Known as the “sunshine pill” for its supposed ability to mimic the effects of sunshine on health, vitamin D supplements are a billion-dollar industry.
People take vitamin D supplements for a variety of reasons, mental and physical. Some take it if they feel sad, perhaps as the result of the winter blues, for example. Others take it because vitamin D supposedly plays a role in bone health.
But before reaching for the pillbox, you need to know these seven facts about vitamin D supplements and how they work.
What is vitamin D and how does it affect health?
Vitamin D appears to enable the body to absorb calcium and phosphate — both of which are important for bone health and for muscle function. The vitamin influences cell metabolism and growth, as well as overall immune system functioning. Vitamin D is also associated with a healthy gut microbiome.
The United States’ Centers for Disease Control and Prevention recommends mothers who breastfeed their babies supplement their children with vitamin D, and that those who feed their babies infant formula also use formula that contains vitamin D. That is because too little vitamin D is associated with rickets, a condition that is characterized by soft or weak bones.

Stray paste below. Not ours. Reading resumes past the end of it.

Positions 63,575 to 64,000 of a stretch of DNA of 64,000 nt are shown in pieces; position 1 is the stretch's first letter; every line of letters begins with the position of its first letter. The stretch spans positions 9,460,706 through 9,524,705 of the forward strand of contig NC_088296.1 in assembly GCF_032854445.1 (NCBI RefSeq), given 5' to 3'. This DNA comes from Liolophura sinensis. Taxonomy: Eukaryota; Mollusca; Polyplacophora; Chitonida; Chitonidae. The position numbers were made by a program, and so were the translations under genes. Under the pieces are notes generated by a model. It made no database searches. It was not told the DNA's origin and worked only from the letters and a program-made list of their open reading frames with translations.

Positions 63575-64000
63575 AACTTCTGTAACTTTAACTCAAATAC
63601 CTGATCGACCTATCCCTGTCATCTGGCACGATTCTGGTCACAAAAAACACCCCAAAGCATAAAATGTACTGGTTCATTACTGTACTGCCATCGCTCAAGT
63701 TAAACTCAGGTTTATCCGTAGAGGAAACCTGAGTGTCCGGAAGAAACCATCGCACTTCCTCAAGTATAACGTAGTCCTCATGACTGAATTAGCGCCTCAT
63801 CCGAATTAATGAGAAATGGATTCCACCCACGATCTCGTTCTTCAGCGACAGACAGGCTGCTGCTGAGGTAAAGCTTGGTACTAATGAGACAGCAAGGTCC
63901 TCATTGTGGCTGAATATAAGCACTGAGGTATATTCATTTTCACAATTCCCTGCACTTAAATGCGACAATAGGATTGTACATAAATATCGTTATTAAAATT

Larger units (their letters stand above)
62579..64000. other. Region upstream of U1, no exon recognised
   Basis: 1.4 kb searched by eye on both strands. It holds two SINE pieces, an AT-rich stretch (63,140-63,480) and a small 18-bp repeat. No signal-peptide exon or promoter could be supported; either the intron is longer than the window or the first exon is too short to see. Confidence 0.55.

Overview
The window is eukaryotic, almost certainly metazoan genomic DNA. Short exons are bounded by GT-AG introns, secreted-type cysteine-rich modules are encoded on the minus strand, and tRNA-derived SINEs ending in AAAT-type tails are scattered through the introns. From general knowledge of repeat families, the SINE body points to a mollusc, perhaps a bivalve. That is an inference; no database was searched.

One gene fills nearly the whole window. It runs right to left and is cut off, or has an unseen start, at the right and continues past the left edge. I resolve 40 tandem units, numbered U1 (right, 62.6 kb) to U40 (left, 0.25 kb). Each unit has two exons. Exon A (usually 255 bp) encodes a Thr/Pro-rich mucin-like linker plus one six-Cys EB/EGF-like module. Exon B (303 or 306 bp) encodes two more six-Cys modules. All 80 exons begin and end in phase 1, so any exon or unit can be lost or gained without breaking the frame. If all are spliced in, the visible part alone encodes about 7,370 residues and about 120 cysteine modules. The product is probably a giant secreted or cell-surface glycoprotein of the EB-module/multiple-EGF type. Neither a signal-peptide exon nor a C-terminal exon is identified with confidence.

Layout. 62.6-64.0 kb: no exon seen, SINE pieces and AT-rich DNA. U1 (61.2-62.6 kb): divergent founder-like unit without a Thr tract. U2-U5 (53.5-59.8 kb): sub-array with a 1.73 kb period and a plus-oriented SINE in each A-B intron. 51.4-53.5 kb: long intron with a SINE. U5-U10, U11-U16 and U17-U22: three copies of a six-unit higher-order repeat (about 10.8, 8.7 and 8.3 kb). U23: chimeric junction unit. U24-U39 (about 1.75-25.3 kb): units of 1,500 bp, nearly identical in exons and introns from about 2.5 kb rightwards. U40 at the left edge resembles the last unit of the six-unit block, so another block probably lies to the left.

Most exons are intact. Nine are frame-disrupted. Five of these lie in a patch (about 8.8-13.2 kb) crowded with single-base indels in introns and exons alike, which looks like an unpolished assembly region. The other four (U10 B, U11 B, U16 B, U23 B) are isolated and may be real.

Beyond bone health, there is evidence that vitamin D plays a role in cancer, too. One study found vitamin D supplementation reduces cancer mortality by 25 percent. The idea is that vitamin D may influence tumor biology, making them less aggressive and less likely to proliferate.
Vitamin D deficiency can result from various problems, like inadequate Sun exposure, digestive problems, and kidney issues. Symptoms may include mood changes, bone loss, fatigue, and muscle, joint, and bone pain.
Does vitamin D affect mental health?
Different experts have different perspectives on this. As Inverse previously reported, Kathleen Holton, associate professor at American University and a nutritional neuroscientist, says low vitamin D can disrupt normal neurotransmission, and that in turn can lead to mental illness.
Others are more cautious about drawing conclusions. Margherita Cantorna, medical microbiologist and immunologist at Pennsylvania State University, tells Inverse that human brain cells have vitamin D receptors, suggesting that vitamin D is important. But there haven’t been sufficient studies in humans to determine what exactly this means for mental health, she says.
Where does vitamin D occur naturally?
Vitamin D is found in certain foods, including oily fish, mushrooms, eggs, and foods that have been artificially supplemented to contain vitamin D, like milk. The body also produces its own vitamin D when exposed to sunlight.
The way it works is that when sunlight touches our skin, we produce of vitamin D through the conversion of cholesterol in our skin cells, according to researchers at Yale University.
Do vitamin D supplements work?